SA Health and the Commission on Excellence and Innovation in Health (CEIH) recently announced the first go-live of the South Australia Statewide Patient Reported Measures (PRMs) Program.

Introduced in 2021, the PRM Program encourages patients to report on their health outcomes and experiences, which clinicians can tap into to make better decisions on their patients’ health. It leverages New Zealand-based The Clinician’s ZEDOC solution for the near-real-time collection and reporting of PRMs. ZEDOC is currently being integrated into the Sunrise EMR, which is also being rolled out across SA.  

In December, the program went live at the South Australian Medical Imaging (SAMI) Nuclear Medicine Theranostics Service of The Queen Elizabeth Hospital (TQEH) in Adelaide. CEIH PRM Program director Megan Scott gave Healthcare IT News a walkthrough of their experience in this first implementation, highlighting a key success factor in raising clinicians’ uptake of new digital solutions. She also detailed how they are maintaining cybersecurity for both patients and clinicians amid growing threats.

Q: Can you walk us through the implementation of the PRMs at TQEH’s SAMI

Scott: Clinicians at the Theranostics Service have been using a digital electronic medical record for nearly 10 years, in addition to multiple other digital solutions. They were exceptionally keen to be early adopters of the ZEDOC solution and had a great level of comfort with the implementation process given their prior experience in implementing digital solutions. As a result, the implementation went very well with the service completing a full outpatient clinic on implementation day and both patients and clinicians using the ZEDOC solution.

The PRM Program team worked with the Theranostics service team to customise their survey project build in the solution specific to their requirements. The process of service discovery, requirements gathering, configuration, testing, training and workflow planning was conducted over approximately 12 weeks in late 2023, with the implementation date occurring in mid-December. Key priorities for the team were understanding their requirements, enabling the visualisation of longitudinal PRM data through dashboards, and supporting new clinical workflows using real-time information as reported by patients.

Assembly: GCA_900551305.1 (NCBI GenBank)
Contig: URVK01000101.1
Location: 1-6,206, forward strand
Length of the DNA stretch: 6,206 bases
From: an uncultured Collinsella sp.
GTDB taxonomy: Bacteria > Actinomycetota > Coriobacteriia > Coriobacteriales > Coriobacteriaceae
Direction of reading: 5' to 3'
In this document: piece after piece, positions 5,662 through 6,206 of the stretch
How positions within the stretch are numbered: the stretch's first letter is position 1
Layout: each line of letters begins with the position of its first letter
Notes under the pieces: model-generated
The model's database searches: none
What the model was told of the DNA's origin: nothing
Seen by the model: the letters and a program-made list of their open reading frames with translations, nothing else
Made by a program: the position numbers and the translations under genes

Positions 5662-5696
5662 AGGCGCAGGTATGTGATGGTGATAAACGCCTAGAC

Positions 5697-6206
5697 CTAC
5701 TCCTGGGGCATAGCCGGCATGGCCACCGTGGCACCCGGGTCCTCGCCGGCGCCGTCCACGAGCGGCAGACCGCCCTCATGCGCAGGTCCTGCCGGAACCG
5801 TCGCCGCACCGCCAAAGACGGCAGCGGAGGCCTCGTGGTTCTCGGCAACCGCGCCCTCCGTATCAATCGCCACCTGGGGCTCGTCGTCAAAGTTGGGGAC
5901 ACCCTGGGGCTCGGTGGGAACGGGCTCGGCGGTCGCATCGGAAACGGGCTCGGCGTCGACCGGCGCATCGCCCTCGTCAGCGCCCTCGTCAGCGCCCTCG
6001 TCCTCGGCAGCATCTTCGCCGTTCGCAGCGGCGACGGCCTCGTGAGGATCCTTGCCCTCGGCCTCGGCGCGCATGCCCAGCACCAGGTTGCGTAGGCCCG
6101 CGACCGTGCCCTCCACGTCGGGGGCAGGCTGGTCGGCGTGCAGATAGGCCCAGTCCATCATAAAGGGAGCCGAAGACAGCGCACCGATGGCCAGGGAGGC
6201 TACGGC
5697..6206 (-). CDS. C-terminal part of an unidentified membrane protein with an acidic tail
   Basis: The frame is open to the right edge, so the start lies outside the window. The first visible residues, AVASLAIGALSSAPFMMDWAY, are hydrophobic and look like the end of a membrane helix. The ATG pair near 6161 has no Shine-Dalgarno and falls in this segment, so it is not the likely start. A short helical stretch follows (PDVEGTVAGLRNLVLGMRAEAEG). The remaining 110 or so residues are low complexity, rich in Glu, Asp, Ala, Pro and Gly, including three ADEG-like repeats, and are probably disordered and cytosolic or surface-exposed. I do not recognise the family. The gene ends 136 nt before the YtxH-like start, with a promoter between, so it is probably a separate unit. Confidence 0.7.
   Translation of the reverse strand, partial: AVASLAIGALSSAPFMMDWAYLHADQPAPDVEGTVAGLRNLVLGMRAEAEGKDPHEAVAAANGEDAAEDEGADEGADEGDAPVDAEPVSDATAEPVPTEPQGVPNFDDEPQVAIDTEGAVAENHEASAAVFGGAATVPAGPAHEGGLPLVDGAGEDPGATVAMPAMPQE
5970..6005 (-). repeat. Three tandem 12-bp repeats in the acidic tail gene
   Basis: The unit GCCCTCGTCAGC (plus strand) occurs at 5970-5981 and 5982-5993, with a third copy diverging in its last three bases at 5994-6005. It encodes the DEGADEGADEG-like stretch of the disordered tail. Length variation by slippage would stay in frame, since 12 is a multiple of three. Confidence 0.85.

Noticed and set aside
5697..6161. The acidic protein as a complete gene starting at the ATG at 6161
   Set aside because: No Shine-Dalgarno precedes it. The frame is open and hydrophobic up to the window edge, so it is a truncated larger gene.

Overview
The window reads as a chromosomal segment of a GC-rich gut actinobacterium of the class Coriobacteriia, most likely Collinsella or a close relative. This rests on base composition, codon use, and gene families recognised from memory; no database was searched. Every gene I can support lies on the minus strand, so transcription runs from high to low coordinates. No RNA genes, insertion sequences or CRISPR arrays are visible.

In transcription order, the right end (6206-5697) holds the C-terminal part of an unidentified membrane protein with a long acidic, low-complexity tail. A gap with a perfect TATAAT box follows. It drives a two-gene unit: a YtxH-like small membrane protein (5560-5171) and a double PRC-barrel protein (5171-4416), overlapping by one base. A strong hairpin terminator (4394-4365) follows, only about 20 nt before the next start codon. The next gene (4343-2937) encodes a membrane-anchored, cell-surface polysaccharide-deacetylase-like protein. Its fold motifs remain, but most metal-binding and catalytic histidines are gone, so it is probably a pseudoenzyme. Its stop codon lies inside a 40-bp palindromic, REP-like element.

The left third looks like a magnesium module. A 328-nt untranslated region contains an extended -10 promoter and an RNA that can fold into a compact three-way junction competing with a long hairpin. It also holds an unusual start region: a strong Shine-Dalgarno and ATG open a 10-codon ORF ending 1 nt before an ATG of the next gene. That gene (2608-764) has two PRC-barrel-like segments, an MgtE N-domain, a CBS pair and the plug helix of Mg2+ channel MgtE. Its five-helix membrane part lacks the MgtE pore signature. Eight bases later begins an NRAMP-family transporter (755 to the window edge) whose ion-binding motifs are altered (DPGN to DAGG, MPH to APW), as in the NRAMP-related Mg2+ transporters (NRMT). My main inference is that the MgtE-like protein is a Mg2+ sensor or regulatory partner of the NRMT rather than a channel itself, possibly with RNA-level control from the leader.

The service’s previous digital survey solution relied on patients to complete the survey while in the clinic waiting room using a hospital-supplied device. With the new ZEDOC solution, survey invitations are sent to patients some days ahead of their clinical encounters, thus enabling the patient to complete the survey in their own time. Evidence indicates that this method reduces pressure for patients and results in better symptom recall by the patient. The ZEDOC solution also allows for near real-time review of the recent survey results and historical responses presented in a longitudinal format, the presence of which enhances partnership and shared decision-making between patients and clinicians during clinical consultations.

Early reports from both clinicians and patients at TQEH SAMI note that the ZEDOC solution is a significant improvement from their previous solution and approach as it provides an excellent user experience for both patients and clinicians and a more streamlined process for collecting and reviewing the data from patients.